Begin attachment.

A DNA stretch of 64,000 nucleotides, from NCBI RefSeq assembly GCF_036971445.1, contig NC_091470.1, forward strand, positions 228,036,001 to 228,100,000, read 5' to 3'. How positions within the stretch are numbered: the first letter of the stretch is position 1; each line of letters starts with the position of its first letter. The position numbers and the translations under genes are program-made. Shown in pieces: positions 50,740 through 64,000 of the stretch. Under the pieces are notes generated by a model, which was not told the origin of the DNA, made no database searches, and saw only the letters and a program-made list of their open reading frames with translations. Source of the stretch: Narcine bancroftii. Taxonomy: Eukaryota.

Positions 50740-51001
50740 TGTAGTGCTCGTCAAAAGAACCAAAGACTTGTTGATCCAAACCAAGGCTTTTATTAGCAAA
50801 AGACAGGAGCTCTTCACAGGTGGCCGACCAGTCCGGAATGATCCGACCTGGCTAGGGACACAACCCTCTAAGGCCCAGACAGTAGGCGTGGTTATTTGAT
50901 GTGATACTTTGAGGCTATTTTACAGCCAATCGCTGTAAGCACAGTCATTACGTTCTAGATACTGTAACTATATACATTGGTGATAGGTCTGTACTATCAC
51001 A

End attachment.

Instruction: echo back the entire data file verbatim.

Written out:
A DNA stretch of 64,000 nucleotides, from NCBI RefSeq assembly GCF_036971445.1, contig NC_091470.1, forward strand, positions 228,036,001 to 228,100,000, read 5' to 3'. How positions within the stretch are numbered: the first letter of the stretch is position 1; each line of letters starts with the position of its first letter. The position numbers and the translations under genes are program-made. Shown in pieces: positions 50,740 through 64,000 of the stretch. Under the pieces are notes generated by a model, which was not told the origin of the DNA, made no database searches, and saw only the letters and a program-made list of their open reading frames with translations. Source of the stretch: Narcine bancroftii. Taxonomy: Eukaryota.

Positions 50740-51001
50740 TGTAGTGCTCGTCAAAAGAACCAAAGACTTGTTGATCCAAACCAAGGCTTTTATTAGCAAA
50801 AGACAGGAGCTCTTCACAGGTGGCCGACCAGTCCGGAATGATCCGACCTGGCTAGGGACACAACCCTCTAAGGCCCAGACAGTAGGCGTGGTTATTTGAT
50901 GTGATACTTTGAGGCTATTTTACAGCCAATCGCTGTAAGCACAGTCATTACGTTCTAGATACTGTAACTATATACATTGGTGATAGGTCTGTACTATCAC
51001 A